PROJECT: Half-Life 2 AR2, Update #3 - The Waiting Game


Progress has been quite slow thanks to the hectic period we are in (I'm looking at you COVID19). You would think that working from home would give me more time to work on projects, but being stuck inside for a big portion of the day is quite mentally draining....

But getting back to progress, initial tests of the firing pin assembly were quite positive, I could get reliable cycling up to 3Hz (in the game the AR2 cycles at ~9Hz). The big limiter here is the return motion, which can be improved by using a stiffer spring. However if the spring is too stiff then the forward motion will be negatively impacted. So now I am waiting for a bunch of springs to try out

To keep myself occupied I have started working on the magazine assembly. So far I have defined the area that will house all the electronics (batteries, servo, control board...), and am now figuring out the shell movement (from magazine to barrel). Here is how the AR2 is looking so far:

Also, if you have not seen my previous post I have decided to get the multi material upgrade (MMU2S) for my 3D printer (Prusa i3 MK3S). I envision this being crazy useful as it will enable me to print soluble supports, which will make printing awkward shapes (basically everywhere on AR2) much easier


RESEARCH: SolidWorks Topology Optimization

One of the things I have come to realise with my AR2 project is that having a multi-extrusion 3D printer would be crazy useful, as all my prints to date needed support material which unfortunately is a pain to remove. However, with a multi-extrusion printer you can do fancy stuff like print all supports in PVA, which dissolves in water!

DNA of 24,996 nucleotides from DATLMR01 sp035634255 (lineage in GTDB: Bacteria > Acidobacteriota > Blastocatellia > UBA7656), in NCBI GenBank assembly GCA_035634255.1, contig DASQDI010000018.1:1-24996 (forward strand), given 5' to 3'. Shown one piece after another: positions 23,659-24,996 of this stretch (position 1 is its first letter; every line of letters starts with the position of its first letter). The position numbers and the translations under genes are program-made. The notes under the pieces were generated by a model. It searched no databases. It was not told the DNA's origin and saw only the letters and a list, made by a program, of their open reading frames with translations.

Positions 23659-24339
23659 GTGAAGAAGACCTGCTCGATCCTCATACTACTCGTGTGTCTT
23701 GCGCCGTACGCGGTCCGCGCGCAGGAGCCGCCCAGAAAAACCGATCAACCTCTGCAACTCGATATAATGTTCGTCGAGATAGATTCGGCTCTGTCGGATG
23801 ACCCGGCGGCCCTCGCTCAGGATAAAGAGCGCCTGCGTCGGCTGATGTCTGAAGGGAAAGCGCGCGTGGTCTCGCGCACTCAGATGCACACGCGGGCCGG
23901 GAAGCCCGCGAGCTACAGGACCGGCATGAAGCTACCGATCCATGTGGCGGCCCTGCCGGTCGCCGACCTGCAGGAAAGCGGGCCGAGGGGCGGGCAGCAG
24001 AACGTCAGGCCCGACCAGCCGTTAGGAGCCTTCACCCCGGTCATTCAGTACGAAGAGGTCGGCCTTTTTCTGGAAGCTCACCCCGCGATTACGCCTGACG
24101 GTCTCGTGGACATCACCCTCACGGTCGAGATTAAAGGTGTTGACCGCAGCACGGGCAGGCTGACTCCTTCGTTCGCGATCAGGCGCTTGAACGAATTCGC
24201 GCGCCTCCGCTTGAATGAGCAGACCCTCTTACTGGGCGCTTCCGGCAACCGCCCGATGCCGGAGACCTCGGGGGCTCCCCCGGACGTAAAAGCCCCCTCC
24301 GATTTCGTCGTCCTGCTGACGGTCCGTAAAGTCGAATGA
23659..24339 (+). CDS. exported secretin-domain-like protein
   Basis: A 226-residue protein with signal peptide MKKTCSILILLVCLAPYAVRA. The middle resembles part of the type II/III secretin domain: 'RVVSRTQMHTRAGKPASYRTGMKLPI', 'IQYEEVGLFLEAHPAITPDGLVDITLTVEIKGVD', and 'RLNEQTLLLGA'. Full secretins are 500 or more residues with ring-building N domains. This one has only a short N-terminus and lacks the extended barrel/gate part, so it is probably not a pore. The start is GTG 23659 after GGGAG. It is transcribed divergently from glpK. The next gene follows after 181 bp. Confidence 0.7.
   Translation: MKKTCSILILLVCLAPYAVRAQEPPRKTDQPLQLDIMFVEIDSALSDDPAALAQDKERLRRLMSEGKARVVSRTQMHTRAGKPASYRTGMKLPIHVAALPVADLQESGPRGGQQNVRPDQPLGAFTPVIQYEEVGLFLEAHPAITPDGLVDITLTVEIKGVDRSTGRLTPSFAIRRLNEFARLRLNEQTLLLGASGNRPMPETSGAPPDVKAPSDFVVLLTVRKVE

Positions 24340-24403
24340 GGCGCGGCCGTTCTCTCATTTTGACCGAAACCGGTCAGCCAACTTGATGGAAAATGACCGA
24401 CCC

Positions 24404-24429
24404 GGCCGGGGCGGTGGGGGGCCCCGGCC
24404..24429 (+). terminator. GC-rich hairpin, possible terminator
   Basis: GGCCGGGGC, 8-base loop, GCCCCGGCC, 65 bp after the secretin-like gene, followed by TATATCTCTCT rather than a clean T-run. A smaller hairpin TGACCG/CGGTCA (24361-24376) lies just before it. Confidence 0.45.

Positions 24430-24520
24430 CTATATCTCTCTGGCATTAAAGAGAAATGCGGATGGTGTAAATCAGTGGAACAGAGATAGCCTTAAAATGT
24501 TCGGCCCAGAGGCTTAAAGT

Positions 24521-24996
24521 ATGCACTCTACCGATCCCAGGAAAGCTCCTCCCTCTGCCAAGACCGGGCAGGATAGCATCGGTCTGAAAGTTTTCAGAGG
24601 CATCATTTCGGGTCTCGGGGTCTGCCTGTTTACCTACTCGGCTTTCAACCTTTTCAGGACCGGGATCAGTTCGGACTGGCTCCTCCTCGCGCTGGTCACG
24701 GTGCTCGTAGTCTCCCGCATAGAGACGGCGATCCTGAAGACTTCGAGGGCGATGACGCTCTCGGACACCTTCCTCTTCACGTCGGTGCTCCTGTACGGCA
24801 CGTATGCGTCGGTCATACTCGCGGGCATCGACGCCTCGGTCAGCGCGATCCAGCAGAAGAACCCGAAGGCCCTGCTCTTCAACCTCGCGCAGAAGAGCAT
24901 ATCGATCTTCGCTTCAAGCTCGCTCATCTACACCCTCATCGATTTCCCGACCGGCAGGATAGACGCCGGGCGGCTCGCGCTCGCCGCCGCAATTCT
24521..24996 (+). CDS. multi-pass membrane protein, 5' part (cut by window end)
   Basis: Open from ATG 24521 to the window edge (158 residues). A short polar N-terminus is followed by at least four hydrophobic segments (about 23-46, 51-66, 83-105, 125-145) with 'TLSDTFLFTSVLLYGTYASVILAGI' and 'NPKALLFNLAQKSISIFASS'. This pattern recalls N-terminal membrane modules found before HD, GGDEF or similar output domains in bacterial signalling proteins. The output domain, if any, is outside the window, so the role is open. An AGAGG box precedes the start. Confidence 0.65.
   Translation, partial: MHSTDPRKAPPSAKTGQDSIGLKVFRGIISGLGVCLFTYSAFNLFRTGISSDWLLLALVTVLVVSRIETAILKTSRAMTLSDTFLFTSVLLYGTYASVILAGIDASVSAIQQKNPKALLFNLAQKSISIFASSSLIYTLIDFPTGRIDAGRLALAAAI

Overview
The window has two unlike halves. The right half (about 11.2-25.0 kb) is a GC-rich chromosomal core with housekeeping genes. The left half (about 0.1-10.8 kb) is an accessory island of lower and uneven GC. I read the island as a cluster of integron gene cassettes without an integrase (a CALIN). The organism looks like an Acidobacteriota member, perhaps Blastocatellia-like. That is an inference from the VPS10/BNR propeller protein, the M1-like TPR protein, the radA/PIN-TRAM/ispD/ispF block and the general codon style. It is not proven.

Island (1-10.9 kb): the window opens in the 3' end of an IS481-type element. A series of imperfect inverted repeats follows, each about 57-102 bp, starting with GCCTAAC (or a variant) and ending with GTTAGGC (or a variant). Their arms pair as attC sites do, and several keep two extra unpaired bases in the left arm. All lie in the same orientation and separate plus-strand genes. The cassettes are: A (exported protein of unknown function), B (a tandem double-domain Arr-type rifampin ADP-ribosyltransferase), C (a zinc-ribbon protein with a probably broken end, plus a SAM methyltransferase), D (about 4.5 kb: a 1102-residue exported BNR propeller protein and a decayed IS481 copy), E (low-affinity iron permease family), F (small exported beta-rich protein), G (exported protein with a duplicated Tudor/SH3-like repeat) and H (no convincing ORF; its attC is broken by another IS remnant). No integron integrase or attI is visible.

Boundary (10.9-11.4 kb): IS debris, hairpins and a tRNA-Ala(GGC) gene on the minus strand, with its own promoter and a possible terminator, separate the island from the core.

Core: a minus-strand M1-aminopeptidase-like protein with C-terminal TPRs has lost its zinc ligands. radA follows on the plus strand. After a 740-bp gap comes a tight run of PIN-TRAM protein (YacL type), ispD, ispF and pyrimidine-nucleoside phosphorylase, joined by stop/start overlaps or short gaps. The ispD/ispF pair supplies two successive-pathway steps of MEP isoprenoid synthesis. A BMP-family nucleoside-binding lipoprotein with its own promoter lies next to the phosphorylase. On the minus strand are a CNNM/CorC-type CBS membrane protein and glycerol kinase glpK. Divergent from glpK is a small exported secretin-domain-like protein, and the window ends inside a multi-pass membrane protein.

Hence, I finally bit the bullet (bad time to be spending due to COVID19...) and ordered the MMU2S upgrade for my Prusa i3 MK3S. But there is a small hurdle, the MMU2S is designed for large (and preferably flat) working areas, something I do not have. So I decided to modify my current work space with a shelf to hold the 5 rolls of filament, and to spice things up I tried using the Topology Optimization feature in SolidWorks to design the shelf brackets. Overall, this produced quite an organic shape that reduced the bracket weight and gave it the best stiffness to weight ratio

The Steps

NOTE 1: I am running SolidWorks 2018 SP5
NOTE 2: Here is an easy to follow tutorial on Topology Optimization in SolidWorks 

  1. Make a 3D model as you normally would
  2. Add a SolidWorks simulation (SOLIDWORKS Add-Ins → SOLIDWORKS Simulation)
  3. Create a new Topology Study (Simulation → New Study → Topology Study)
  4. Select body material (I went with PET as I will be printing in PETG)
  5. Define the fixtures (faces where the body will be held in place)
  6. Add a force as well as it's direction (I went with 50N as at most the shelf will hold 5 1kg rolls of filament)
  7. Add a model goal (I wanted to reduce mass by 40% while having best stiffness to weight ratio)
  8. Specify the preserved regions and depth (I selected the bracket mounting faces and went with a depth of 2.5mm)
  9. Specify De-mold direction (arrow should be pointing towards flat surface)
  10. Create a model mesh (I used a 2mm curvature-based mesh)
  11. Run the simulation
  12. Finally, adjust the target Material Mass and calculate the Smoothed Mesh

The Results

  • Original model: 
    • 74.4g
    • 210851mm³
  • Topology Optimized model: 
    • 44.5g
    • 84013mm³